Google is tackling one of the most problematic security issues in open source: memory-safety vulnerabilities. According to a recent report from Microsoft’s Security Response Center, a majority of vulnerabilities are due to memory-safety issues, and Google believes almost half of these issues could be prevented with a memory-safety language.
“Software written in unsafe languages often contains hard-to-catch bugs that can result in severe security vulnerabilities, and we take these issues seriously at Google,” Dan Lorenc from Google’s infrastructure security team wrote in a post.
To address these issues, Google is expanding its partnership with the Internet Security Research Group (ISRG), and will work to reimplement critical open-source software in memory-safe languages.
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“It’s time to start taking advantage of memory-safe programming languages that prevent these errors from being introduced. At Google, we understand the value of the open source community and in giving back to support a strong ecosystem,” Lorenc wrote.
Some of Google’s already implemented services include:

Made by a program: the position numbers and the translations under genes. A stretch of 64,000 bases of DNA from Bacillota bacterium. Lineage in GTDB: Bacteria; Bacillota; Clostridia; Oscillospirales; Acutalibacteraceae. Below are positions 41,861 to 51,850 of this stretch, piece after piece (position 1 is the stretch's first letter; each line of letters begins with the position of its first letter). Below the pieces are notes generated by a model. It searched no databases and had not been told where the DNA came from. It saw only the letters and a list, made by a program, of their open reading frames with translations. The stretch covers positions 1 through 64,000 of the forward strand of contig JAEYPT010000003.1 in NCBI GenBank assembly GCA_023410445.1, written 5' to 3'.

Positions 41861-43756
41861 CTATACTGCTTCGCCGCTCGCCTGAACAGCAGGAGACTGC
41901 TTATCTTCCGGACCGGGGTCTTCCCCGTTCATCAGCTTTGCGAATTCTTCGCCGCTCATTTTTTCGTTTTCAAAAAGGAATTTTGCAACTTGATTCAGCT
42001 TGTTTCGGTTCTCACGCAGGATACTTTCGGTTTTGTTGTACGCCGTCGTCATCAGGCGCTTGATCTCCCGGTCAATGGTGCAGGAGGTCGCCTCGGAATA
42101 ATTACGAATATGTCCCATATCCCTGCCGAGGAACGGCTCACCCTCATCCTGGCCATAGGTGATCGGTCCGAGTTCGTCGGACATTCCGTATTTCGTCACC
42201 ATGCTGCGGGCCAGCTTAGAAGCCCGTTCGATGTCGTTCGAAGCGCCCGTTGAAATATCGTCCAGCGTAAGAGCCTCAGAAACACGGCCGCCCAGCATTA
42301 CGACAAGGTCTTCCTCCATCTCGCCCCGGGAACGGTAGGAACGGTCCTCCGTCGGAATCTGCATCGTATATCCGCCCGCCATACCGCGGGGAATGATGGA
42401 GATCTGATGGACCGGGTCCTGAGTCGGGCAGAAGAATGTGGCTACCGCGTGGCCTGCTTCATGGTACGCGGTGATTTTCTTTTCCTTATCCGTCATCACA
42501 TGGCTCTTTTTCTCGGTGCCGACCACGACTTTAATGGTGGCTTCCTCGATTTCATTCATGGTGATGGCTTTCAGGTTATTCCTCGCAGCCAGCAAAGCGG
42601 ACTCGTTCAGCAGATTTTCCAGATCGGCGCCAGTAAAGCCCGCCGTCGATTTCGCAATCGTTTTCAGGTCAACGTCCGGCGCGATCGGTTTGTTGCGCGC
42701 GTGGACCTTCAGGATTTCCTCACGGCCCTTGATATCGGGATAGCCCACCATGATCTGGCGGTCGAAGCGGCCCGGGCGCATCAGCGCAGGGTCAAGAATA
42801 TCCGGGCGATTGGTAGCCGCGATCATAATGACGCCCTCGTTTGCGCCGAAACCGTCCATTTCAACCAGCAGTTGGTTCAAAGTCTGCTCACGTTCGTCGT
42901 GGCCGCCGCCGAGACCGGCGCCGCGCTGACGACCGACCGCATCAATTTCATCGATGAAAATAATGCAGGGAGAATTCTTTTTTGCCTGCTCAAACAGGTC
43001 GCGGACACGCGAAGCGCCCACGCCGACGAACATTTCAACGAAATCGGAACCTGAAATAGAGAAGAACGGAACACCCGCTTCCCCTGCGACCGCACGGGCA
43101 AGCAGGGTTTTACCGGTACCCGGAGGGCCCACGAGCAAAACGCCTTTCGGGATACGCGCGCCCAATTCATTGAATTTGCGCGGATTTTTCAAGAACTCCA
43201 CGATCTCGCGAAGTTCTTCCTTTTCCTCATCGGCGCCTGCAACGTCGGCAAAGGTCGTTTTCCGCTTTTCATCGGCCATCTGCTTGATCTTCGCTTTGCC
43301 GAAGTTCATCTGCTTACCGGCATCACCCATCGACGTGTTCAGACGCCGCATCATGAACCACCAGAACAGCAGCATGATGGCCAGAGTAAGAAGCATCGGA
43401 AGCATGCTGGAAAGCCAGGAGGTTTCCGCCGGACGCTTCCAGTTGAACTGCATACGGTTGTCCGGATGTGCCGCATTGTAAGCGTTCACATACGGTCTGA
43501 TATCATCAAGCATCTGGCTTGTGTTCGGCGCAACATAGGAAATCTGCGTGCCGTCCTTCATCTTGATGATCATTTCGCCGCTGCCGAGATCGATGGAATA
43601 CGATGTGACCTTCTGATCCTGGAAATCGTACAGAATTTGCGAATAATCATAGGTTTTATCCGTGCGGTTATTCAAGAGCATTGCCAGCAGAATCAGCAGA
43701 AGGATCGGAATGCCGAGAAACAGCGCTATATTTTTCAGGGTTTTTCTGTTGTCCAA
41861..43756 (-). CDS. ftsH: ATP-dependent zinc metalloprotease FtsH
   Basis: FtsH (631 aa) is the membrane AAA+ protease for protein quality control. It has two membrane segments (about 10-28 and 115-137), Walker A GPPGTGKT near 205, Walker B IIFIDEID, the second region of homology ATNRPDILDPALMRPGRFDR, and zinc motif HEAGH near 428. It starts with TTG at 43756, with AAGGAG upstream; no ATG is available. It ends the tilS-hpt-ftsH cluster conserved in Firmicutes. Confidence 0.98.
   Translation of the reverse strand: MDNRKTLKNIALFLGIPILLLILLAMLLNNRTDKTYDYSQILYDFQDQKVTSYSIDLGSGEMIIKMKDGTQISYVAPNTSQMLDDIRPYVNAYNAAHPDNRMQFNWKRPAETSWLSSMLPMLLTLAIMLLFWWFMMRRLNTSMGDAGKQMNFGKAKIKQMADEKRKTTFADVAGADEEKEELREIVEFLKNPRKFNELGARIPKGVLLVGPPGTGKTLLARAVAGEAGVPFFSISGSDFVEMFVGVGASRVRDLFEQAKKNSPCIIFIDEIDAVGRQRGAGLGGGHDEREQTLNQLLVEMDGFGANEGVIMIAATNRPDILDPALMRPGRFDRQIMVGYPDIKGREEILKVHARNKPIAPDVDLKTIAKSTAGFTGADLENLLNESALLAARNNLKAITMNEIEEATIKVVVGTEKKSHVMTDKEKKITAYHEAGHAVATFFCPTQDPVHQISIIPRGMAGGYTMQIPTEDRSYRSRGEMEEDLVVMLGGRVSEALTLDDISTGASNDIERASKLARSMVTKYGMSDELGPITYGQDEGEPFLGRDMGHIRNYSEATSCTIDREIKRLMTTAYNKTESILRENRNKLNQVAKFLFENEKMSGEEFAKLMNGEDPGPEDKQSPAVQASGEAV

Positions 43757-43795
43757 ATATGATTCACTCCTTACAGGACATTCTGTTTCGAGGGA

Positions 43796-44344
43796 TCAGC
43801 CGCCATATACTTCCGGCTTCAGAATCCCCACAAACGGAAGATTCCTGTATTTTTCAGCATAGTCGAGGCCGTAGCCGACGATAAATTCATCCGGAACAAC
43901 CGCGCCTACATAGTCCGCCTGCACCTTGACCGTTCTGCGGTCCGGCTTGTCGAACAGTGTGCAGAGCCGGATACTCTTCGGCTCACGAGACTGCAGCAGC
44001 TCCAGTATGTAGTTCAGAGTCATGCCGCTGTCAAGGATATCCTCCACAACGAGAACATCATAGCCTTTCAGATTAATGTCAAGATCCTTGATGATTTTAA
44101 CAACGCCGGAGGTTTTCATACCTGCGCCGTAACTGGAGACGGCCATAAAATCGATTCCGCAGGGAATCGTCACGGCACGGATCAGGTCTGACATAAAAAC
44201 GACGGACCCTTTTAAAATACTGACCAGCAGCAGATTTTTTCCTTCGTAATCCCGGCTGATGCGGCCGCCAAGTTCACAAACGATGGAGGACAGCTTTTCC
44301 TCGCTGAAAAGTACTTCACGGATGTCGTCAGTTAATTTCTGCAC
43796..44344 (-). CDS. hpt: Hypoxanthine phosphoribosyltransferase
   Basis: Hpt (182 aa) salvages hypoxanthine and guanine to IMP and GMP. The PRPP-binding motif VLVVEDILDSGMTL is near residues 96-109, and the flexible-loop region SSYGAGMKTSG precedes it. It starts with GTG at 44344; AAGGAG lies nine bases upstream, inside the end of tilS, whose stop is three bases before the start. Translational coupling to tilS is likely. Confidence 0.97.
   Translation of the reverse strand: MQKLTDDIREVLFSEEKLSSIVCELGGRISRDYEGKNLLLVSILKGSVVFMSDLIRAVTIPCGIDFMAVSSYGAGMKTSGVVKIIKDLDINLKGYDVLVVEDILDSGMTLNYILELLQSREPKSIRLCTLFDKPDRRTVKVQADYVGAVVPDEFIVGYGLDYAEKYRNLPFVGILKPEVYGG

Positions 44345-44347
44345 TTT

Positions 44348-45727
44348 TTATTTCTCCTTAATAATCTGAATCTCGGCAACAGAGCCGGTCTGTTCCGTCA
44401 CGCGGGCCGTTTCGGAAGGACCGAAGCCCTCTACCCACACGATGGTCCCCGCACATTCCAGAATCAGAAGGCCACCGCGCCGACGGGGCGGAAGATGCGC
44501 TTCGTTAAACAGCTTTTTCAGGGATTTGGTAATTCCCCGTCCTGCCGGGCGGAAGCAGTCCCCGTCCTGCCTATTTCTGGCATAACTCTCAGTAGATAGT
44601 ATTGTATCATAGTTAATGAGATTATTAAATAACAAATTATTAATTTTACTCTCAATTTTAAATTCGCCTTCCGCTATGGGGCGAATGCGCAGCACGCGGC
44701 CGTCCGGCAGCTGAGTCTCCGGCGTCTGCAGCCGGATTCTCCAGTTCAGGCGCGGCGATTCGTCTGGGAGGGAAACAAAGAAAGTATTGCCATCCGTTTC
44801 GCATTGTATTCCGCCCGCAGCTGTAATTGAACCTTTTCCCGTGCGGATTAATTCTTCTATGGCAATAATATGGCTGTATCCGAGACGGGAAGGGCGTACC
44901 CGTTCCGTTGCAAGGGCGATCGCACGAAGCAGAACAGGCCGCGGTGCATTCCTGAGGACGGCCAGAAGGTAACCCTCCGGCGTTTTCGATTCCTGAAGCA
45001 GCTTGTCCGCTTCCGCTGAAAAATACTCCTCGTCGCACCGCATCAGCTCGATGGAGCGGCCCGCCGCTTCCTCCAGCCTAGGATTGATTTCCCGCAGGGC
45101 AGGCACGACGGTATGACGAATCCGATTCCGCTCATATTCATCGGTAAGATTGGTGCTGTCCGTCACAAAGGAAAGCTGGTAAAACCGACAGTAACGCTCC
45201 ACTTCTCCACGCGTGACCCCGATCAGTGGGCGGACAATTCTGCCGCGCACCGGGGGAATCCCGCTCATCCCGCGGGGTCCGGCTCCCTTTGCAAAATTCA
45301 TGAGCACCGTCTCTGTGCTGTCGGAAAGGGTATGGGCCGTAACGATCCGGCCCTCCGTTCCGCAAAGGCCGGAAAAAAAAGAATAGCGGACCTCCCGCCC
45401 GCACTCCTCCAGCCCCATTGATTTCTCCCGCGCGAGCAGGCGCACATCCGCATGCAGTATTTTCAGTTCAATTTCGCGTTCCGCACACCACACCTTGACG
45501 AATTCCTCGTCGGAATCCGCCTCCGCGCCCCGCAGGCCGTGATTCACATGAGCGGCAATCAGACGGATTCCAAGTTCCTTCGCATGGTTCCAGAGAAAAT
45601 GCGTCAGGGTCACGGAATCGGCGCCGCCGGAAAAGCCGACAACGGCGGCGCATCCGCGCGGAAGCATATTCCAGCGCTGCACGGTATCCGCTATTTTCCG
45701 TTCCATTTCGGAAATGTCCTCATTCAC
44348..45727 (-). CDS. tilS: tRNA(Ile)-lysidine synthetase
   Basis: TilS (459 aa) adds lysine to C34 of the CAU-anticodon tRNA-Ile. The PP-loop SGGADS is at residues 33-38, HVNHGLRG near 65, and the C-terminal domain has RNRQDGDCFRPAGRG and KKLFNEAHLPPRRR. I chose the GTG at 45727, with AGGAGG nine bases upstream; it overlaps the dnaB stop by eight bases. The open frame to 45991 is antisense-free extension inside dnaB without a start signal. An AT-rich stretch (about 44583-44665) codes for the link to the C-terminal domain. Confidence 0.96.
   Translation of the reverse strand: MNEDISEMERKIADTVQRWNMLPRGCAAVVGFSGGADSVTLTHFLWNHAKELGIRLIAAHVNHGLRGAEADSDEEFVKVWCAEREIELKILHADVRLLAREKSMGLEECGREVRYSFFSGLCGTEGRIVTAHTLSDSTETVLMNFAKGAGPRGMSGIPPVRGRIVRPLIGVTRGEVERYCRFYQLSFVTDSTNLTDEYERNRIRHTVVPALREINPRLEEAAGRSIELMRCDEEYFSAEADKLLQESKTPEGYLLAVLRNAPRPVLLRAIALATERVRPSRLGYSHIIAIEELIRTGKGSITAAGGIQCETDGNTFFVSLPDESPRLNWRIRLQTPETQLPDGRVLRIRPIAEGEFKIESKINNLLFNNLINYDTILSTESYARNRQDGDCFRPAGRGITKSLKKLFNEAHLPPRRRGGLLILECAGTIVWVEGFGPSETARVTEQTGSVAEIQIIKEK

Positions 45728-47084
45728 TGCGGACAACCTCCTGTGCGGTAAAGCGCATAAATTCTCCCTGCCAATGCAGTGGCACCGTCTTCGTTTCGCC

- Its free OSS-Fuzz solution that has found more than 5,500 vulnerabilities caused by memory safety errors across 375 open-source projects
- A rewards program that provides financial incentives for adopting fuzzing
- Syzkaller for detecting bugs in operating systems kernels
- gVisor, a sandbox designed to reduce the impact of bugs
Google will also be working on ISRG’s Rust-based HTTP and TLS backends as well as the new TLS library for Apache httpd. “These codebases sit at the gateway to the internet and their security is critical in the protection of data for millions of users worldwide,” wrote Lorenc.
He added: “The ISRG’s approach of working directly with maintainers to support rewriting tools and libraries incrementally falls directly in line with our perspective here at Google.”